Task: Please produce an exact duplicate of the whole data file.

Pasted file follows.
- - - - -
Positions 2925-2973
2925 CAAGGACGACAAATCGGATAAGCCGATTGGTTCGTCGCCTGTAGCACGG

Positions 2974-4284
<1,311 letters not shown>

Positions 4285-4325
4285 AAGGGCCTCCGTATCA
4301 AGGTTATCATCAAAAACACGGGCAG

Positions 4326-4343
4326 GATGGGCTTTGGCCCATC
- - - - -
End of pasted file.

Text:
Positions 2925-2973
2925 CAAGGACGACAAATCGGATAAGCCGATTGGTTCGTCGCCTGTAGCACGG

Positions 2974-4284
<1,311 letters not shown>

Positions 4285-4325
4285 AAGGGCCTCCGTATCA
4301 AGGTTATCATCAAAAACACGGGCAG

Positions 4326-4343
4326 GATGGGCTTTGGCCCATC